Over the years I have changed my speaking style at least 4 times.
I have preached with one point.
I have preached with many points.
I have preached using videos.
I have preached using drama.
I have preached sitting down.
I have preached standing up.
I have preached with a pulpit.
I have preached with no pulpit.
Anything to reach people for Christ.
At the same time, I have settled on and gone back to what I know best: preaching through the Bible verse by verse - with practical application.
I love the Word of God. I believe that ultimately, all of the answers that we need are in the Bible. All of the assurances that we need are in the Word of God.
It has been said, "In using phrases like 'The Bible says' we assume a person is a Christian, because only a Christian takes the Old Testament and the New Testament as authoritative. So if I am going to preach to people who aren't Christians I have to leverage a different point of authority if I am going to expect them to track along with me." Basically, what this says, is that we should avoid using the phrase, "the Bible says."
Let's talk about that.
When I say, "The Bible says," (which I do all the time when I teach) I am declaring that I am not speaking on my own authority but rather on God's authority as an "ambassador of Christ" (2 Corinthians 5:20).
What some say is a barrier to reaching people for Christ - I believe is just the opposite - it is the source of evangelistic power.
I believe the power of God is released as God's Word is spoken - that there is a spiritual dynamic that takes place (in the supernatural) as the Scriptures are shared.
Lives are changed, not even necessarily by the style of the preacher, or the way it was shared, but simply by the Word of God (and it is God's Word to us) as it is shared.
To exaggerate just a little: It would be a great experience to just read a book of the Bible on Sunday morning (or several chapters) - give an "altar call" and go home. I believe we would be amazed at the results.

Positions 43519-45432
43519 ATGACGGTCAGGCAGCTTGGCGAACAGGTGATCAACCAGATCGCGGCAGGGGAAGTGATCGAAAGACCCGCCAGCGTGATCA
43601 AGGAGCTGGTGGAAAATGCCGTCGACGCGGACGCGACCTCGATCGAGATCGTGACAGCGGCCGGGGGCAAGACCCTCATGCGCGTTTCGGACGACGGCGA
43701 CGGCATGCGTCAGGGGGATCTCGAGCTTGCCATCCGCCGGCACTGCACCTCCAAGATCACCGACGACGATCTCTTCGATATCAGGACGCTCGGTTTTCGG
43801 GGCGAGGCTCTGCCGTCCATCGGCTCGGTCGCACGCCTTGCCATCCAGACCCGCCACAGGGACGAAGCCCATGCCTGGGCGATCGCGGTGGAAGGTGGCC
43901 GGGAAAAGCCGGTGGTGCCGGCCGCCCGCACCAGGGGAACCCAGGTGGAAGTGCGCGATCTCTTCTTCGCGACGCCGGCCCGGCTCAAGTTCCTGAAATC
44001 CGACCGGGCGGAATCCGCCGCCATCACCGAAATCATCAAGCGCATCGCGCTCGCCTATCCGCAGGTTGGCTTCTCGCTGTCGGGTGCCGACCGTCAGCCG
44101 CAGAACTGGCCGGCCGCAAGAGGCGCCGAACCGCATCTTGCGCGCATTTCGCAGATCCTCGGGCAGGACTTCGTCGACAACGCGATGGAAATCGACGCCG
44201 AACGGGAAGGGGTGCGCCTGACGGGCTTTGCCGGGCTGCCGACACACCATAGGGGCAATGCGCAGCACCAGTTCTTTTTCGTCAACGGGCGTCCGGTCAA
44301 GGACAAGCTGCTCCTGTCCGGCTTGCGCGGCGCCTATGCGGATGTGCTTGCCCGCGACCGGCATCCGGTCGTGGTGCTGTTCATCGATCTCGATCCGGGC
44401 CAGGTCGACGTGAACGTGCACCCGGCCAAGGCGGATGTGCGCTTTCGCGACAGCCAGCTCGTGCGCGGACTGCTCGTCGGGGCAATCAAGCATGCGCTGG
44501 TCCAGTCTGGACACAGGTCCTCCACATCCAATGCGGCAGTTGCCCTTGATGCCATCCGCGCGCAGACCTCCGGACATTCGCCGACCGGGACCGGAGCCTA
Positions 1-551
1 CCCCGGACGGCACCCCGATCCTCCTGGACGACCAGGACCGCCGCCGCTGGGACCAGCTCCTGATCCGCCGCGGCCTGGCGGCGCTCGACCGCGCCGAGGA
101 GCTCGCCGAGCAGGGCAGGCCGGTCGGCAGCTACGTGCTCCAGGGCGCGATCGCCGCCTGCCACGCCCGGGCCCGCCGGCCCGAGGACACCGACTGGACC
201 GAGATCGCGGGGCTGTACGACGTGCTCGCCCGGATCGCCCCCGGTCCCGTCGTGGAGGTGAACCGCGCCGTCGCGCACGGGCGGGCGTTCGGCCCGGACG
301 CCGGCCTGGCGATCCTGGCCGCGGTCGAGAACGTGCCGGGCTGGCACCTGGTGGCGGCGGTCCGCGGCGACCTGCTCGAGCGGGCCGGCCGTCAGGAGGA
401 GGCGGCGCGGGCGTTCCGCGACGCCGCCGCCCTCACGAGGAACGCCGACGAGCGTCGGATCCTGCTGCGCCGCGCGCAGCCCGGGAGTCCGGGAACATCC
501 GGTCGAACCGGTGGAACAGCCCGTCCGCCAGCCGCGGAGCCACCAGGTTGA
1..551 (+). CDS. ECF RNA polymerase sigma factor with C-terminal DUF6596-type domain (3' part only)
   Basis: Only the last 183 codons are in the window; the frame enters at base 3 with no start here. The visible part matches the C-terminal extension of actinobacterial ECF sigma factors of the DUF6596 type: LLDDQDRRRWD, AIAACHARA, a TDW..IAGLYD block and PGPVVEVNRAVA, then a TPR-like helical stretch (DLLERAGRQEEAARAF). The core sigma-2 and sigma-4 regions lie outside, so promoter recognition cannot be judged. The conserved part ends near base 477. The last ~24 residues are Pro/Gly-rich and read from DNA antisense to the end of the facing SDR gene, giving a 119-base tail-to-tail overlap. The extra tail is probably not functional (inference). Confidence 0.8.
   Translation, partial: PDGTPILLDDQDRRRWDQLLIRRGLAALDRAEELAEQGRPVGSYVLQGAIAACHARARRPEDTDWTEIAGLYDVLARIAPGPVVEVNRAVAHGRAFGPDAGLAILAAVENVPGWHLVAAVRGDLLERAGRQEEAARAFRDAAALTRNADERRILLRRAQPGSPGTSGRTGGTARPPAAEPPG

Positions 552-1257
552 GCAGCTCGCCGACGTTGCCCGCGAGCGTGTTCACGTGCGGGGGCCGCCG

We need to realize once again that when Scriptures are spoken it is as if they were God: Galatians 3:8; Genesis 12:3; Romans 9:17; Exodus 9:16.
And that when God is spoken of it is as if He were the Scriptures: Matthew 19:4,5; Genesis 2:24; Acts 4:24,25; Psalms 2:1; Acts 13:34,35; Isaiah 55:3; Psalms 16:10.
Paul declares in 2 Timothy 3:16, 4:2, that "All Scripture is breathed out by God" and then Paul subsequently commands shepherds of Christ to "preach the Word."
The implication is that preachers should unapologetically declare the divine origin and authority of the entirety of the Bible.
The divine origin of Christ-centered biblical revelation is the reason it has the power to "make you wise for salvation." (2 Timothy 3:15)
I am for using videos. I am for using drama teams to accentuate the principles of God's Word.
But as Jeff Foxworthy once said (as only he can), "If your preacher needs smoke bombs, rock bands, theater lights, dramatic skits, and circus acts to keep people interested - then you might need a new preacher."
Gang, let's be people of God's Word. Let's be "counter-cultural" and know that the Word of God is an absolute - in an age where there are no absolutes. Let reaffirm that the Word of God is powerful - and in itself - can change lives.
"The Bible says...."
Just a thought for a Wednesday.